B.C.'s Site C dam 'a stain' on reconciliation with Indigenous people in Canada: experts
'There will be a reckoning': Horgan's vow to 'make amends' after controversial decision falls on many deaf ears for Indigenous People in B.C. and across country.
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Helen Knott sensed before Monday that NDP Premier John Horgan would approve the Site C dam — set to flood parts of her Prophet River First Nation's territories when finished next decade.
But even though she knew the 1,100-megawatt project would proceed over her band and another's wishes, Monday was a day of "grieving," the 29-year-old Fort St. John social worker and Master's student said.
"Still I wept today when the decision came through," she wrote on Facebook Monday. "I knew from the place where I know things that the Site C dam would go ahead because man still has to learn things the hard way … It will be a hard lesson, a sad one, one that many of us can know that we fought against.
"There will be a reckoning."
Knott is just one of many Indigenous people across B.C. and the country who viewed Monday's approval as a nail in the coffin of Canadian hopes of reconciliation — including Indigenous lawyer and leader Judith Sayers noting the decision "will not go away and will forever be a stain" on the B.C. NDP government and its reconciliation rhetoric
On Monday a visibly downcast Horgan nevertheless recommitted to pursue reconciliation and "make amends" after what he characterized as a regrettable but unavoidable choice.
"Look, there has been over 150 years of disappointment in B.C.," he told reporters Monday. "I am not the first person to stand before you and disappoint Indigenous people.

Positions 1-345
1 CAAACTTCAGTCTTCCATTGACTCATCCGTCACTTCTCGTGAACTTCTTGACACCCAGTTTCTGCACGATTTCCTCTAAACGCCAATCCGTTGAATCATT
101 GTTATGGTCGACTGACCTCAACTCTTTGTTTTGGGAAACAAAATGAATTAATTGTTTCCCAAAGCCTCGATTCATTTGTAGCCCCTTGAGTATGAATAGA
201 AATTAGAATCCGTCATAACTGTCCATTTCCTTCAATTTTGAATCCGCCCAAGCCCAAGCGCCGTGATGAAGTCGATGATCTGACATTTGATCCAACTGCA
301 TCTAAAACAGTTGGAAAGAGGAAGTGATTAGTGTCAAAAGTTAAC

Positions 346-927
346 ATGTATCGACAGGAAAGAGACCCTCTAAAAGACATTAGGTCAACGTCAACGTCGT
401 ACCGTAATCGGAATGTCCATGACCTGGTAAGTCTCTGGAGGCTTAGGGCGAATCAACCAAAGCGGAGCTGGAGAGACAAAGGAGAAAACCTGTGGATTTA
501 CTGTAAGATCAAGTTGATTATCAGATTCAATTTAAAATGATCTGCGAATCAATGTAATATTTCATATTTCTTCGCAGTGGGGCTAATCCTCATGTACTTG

"But I think I am the first to stand before you and say I am going to do my level best to make amends for a whole host of issues and decisions that previous governments have made to put Indigenous people in an unwinnable situation."
Although several other dam-affected Treaty 8 bands have signed impact benefit agreements with BC Hydro, even several of those remain opposed. But Horgan's statement sparked dismay and outrage from many Indigenous people in the province and beyond.
It was a "reconciliation fail," said Melody Lepine, whose Mikisew Cree First Nation band is downstream from Site C.
"Governments need to stop referencing 'reconciliation' when they make decisions that further erode Indigenous lands and treaty rights that require those lands to be meaningful," wrote Victoria-based Nehiyah (Plains Cree) law graduate Darcy Lin, adding such sentiments are "beyond patronizing."
Lawyer Judith Sayers, president of the Nuu-chah-nulth Tribal Council, noted that: "We heard the same old rationale that Site C will make our lives better and (is) the best decision for the people of B.C.," she wrote. "… I am so tired of hearing this from governments. They had to power to stop it and chose not to use that power.
"It is unbelievable that John Horgan said that true reconciliation is part of and parcel of this decision and that includes providing First Nations people jobs in a sustainable way. Does he think a job means reconciliation? A job that destroys sacred/burial sites and causes more damage to fish, wildlife and birds?"
From Ontario, Anishinaabe author and Carleton University public policy instructor Hayden King wrote Site C's approval is "indicating once again that Indigenous interests (or even rights or concerns) are rarely in the 'the public interest,' at least conceived by all stripes of Canadian politician. The public interest is a weapon."
And Peter Kulchyski, Native Studies professor at University of Manitoba, called Monday "a sad day for Canada" and said it once again puts short-term economic costs before "long-term damage" to Indigenous people and the land.
This month also marks one year since Knott was named one of 16 Nobel Women's Initiative Laureates, chosen by former Peace Prize-winners. She recounted walking down to the banks of the Peace River "to mourn," she wrote, just as she has "grieved so many times."
She had a knife with her, and said she contemplated cutting off her long hair with its blade.
"But when I got there my eagle who is always there to greet me sat in the tree as I approached, the sun shone, and all I could feel was love. Pure love," she wrote. "… There is love in this Valley and memories that no reservoir could ever submerge."